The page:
Australian Indigenous Rights

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Aboriginal civil rights have been a highly debated topic in Australia for the past century. From the 1920’s to the constitutional referendum in 1967 many events occurred that shaped the advancement of Aboriginal rights. The sheer volume of significant events during this time period are too great to enlighten on all of them so I will aim to touch on the rights of Aboriginal people before this time period, the foundation of Aboriginal political activism, the Day of Mourning and the Cummeragunja walk off, International pressure against Australia, and the 1967 referendum. It was not until the late 1930’s and 1940’s that really caused the Aboriginal rights movement to really surge with the combination of international pressure on the Australian government grouped with Aboriginal political activism during this time period.

In order to get an understanding of the progress of Aboriginal Rights from the 1920’s all the way to the 1967 Referendum we must look at the Aboriginal Rights before this time frame. The Constitution of the Commonwealth of Australia came into effect in 1901 officially making Aborigines a “state responsibility” (Prentis, 2008). The constitution came into effect during a time period where Aborigines had no political power and were essentially excluded from gaining Australian citizenship (Chesterman, 1997). There were two sections of the Constitution that lead to great debate and the constant struggle for the advancement of Aboriginal rights for the next seventy years. Sections 51 of the Constitution states “The Parliament shall subject to this Constitution, have power to make laws for the peace, order, and good government of the Commonwealth with respect to…(xxvi) The people of any race, other than the aboriginal race in any State, for whom it is deemed necessary to make special laws” (Attwood, 2007). Many, including Chesterman, have considered this section of the Constitution to exclude people of the Aboriginal race regarding laws. However looking deeper this policy was mainly focused on dealing with “alien races” rather than the native races. The confusion that arose from this section was the interpretation by the States that were authorized control over Aboriginal affairs in the given State. Section 127 of the Constitution deliberately states that Aboriginal natives shall not be counted in the population of Australia. This section of the Constitution should reveal a glowing issue with racist views of Australian’s during this time period.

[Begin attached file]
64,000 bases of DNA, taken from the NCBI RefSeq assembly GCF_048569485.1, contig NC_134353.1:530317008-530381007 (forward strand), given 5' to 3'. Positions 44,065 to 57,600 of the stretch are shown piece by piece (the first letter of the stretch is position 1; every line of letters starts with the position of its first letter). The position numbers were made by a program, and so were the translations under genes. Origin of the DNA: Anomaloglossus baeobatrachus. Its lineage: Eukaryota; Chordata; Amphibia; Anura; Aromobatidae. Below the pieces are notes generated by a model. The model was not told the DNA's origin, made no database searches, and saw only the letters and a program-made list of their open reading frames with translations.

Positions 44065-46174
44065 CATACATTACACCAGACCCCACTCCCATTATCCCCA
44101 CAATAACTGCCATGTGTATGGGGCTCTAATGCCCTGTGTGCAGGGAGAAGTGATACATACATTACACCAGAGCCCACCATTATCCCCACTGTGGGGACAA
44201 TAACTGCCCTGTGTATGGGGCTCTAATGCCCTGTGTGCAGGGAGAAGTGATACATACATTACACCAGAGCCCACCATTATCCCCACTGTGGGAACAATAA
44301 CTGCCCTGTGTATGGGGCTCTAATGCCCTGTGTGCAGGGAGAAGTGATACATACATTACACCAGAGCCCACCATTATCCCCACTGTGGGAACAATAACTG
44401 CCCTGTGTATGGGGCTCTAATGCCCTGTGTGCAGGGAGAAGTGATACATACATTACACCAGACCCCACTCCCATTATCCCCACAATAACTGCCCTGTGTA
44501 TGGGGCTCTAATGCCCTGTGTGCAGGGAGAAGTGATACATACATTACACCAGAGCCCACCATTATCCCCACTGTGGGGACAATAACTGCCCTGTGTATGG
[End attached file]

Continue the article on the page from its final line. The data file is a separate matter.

With these two sections being written and put into effect in 1901 the Commonwealth was effectively rejecting citizenship rights to Aborigines. Aborigines’ rights were even further diminished when in 1902 the Commonwealth introduced the Franchise Act. The Franchise Act of 1902 stated, “No aboriginal native of Australia, Asia, Africa or the Islands of the Pacific except New Zealand, shall be entitled to have his name placed on an electoral roll, unless so entitled under Section 41 of the Constitution” (Attwood, 2007). The racial politics occurring during this time effectively barred Aboriginal people from voting. The Commonwealth Franchise Act of 1902 ended up disenfranchising Aboriginal people for almost sixty years.

With the 1920’s we start to see formation of political groups that speak out for Aboriginal rights. The Australian Aboriginal Progressive Association was formed in 1925, lead by Fred Maynard. The AAPA was one of the first Aboriginal political organizations formed in the 1920’s. The aims of the organization set a precedent for other Aboriginal protest groups and speak out against the political oppression Aboriginal people faced (Maynard, 1997). Although the group did not last for an extensive period of time the foundation they laid for political activism played a significant role in the advancement of Aboriginal rights. Very early on the AAPA petitioned the Protection Board on civil rights and land rights. Fred Maynard and the...
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